February 27, 2021
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JSF 2.0: Creating Composite Components

  • By Sangeetha S, Nitin KL, Ananya S
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The new release of JavaServer Faces, JSF 2.0, is a major release for the specification. This newest version of the Java component UI framework for building dynamic web pages, which will be part of the Java Enterprise Edition 6 platform, has several interesting new features that make development and deployment of JSF applications simple and easy.

At the highest level, JSF technology provides an API for creating, managing, and handling UI components and a tag library for using components within a web page. The JSF 2.0 release simplifies the web developer's life by providing the following:

  • Reusable UI components for easy authoring of web pages
  • Well defined and simple transfer of application data to and from the UI
  • Easy state management across server requests
  • Simplified event handling model
  • Easy creation of custom UI components

A particularly interesting new feature introduced in JSF 2.0 is customized UI components called composite components. A UI component is a reusable piece of a user interface created for specific functionality with a pre-defined set of validators, converters, and listeners. A composite component can be used as a single component in the view.

With JSF 1.x releases, the creation of custom UI components is a complex activity requiring the developer to work extensively with Java code and XML configuration files. JSF 2.0 introduces the notion of composite components with the goal of enabling developers to create really simple, reusable JSF UI components without touching any Java code or XML configuration files.

In this article, we explore the new composite components feature in JSF 2.0 with some code samples and a simple demo application. You will learn how to create a composite component of your own.

Composite UI Components

The creation of custom components in JSF 2.0 has been simplified with two new features, Facelets and Resources (more on these in the next section). A composite component is a Facelet that resides in a resource library. For a better understanding, let's review the sequence of steps that you would follow to create custom components in JSF 1.x releases:

  1. Create a component class that extends UIInput or UIOutput or any subclass of UIComponent that most appropriately fits the requirement.
  2. Create a Renderer class that can generate the appropriate markup.
  3. Register the component and the renderer in faces-config.xml.
  4. Create a JSP tag implementation to use the component in the JSP page.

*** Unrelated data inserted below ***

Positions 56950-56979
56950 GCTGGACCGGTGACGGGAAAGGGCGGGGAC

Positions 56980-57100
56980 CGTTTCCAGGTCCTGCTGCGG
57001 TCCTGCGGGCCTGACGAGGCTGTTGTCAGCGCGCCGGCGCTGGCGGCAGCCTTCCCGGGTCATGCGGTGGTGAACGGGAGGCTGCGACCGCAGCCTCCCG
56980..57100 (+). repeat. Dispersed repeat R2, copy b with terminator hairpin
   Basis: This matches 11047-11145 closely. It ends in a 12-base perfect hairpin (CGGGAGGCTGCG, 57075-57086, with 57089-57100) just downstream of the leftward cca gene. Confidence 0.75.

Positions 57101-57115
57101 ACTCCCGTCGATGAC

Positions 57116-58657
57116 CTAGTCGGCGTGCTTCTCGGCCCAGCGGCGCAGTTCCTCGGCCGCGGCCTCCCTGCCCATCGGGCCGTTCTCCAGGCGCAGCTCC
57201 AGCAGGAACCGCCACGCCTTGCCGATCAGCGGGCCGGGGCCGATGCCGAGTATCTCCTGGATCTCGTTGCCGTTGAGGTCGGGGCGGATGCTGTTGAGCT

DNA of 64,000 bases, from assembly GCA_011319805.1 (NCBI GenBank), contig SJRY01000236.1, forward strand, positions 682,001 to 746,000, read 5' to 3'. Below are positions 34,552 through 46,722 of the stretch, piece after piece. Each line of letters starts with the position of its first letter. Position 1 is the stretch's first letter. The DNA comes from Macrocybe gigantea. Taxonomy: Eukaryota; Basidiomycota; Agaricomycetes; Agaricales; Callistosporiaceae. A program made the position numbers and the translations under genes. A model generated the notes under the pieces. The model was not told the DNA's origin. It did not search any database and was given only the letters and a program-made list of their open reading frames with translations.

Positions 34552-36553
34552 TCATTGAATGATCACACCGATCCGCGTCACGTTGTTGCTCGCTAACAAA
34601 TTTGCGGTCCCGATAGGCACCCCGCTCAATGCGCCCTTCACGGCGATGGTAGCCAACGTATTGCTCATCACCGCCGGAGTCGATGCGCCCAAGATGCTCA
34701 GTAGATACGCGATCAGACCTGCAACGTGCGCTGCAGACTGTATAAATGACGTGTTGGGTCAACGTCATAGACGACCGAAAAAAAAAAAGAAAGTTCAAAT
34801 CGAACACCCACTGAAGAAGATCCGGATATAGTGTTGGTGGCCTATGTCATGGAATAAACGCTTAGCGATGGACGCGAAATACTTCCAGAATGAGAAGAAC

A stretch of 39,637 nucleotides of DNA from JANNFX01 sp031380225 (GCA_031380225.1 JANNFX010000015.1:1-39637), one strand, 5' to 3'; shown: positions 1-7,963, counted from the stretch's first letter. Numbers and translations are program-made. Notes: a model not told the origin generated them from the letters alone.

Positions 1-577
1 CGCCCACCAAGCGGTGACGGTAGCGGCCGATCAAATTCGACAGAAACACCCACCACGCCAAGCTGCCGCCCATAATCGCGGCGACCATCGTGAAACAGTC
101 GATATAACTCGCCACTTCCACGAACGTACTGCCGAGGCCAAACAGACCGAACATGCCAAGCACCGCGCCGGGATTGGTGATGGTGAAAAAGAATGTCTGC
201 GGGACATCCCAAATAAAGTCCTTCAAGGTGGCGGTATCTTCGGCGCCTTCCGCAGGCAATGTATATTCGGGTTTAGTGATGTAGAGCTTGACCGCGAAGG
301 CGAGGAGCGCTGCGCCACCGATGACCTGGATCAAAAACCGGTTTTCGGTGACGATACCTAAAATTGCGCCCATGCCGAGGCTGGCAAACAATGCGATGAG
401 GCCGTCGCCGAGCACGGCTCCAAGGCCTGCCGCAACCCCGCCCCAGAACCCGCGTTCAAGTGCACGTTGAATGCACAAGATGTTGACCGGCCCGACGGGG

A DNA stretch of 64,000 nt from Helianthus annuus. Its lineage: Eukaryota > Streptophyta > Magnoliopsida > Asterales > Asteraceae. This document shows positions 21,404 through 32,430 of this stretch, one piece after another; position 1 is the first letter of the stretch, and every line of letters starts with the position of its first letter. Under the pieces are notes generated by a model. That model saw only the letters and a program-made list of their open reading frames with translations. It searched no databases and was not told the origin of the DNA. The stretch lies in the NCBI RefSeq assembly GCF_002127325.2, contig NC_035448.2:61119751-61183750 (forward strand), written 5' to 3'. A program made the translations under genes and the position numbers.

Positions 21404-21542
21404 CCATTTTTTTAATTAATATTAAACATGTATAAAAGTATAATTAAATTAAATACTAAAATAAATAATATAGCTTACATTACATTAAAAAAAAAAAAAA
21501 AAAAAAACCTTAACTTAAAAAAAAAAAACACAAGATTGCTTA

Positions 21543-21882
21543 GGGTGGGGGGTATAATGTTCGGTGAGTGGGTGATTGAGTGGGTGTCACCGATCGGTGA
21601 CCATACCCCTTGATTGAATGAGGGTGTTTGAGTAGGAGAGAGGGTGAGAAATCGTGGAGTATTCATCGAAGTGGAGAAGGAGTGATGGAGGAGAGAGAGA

5. Create a Tag Library Descriptor (.tld) to use the JSP tag.

Compare that with the sequence of steps for creating a composite component in JSF 2.0:

  1. Create a resource library.
  2. Create a Facelets markup file in the resource library.
  3. Use a composite component in a Facelets page:
    • Use the following namespace: http://java.sun.com/jsf/composite/resLib, where resLib is the name of the resource library.
    • Refer to the component as pre:comp, where pre is the prefix that identifies the above namespace and comp is the name of the Facelets file in the resource library.

Resources Feature

A resource in web terms means anything that contains or can render information to the user. Apart from the usual web pages, resources can be images, style sheets, or even JavaScript files. Previous releases of JSF had no particular facility to specify resources, and web page authors followed their own mechanisms for specifying all these resources. JSF 2.0 provides a new feature for resource handling, which greatly simplifies how developers create custom components.

The new resources feature is achieved through a packaging mechanism. Resources are generally packaged in the web application root or in the classpath. The default implementation looks for resources in the following locations:

  1. Resources in the web application root:
    • resources/<resourceIdentifer> – A folder named resources that contains all the resources is created in the root folder.
  2. Resources in the classpath:
    • META-INF/resources/<resourceIdentifer> – Resources that are packaged in the classpath must be placed under the META-INF folder in the JAR file.

The resource identifier specified in both the above options has several parts as defined below, where the parts mentioned inside the brackets ([...]) are optional:

[localePrefix/] [libraryName/][libraryVersion/] resourceName [/resourceVersion]

Here are a few example resource identifiers:

  1. loginHand.gif – Only resourceName
  2. login/loginHand.giflibraryName/resourceName
  3. login/1_2/loginHand.giflibraryName/libraryVersion/resourceName

An important benefit of this feature is it provides an option for resources to be localized, versioned, and collected into libraries. All the resources, including images, style sheets, and JavaScript files, can be packaged using the same packaging mechanism.

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This article was originally published on March 8, 2010

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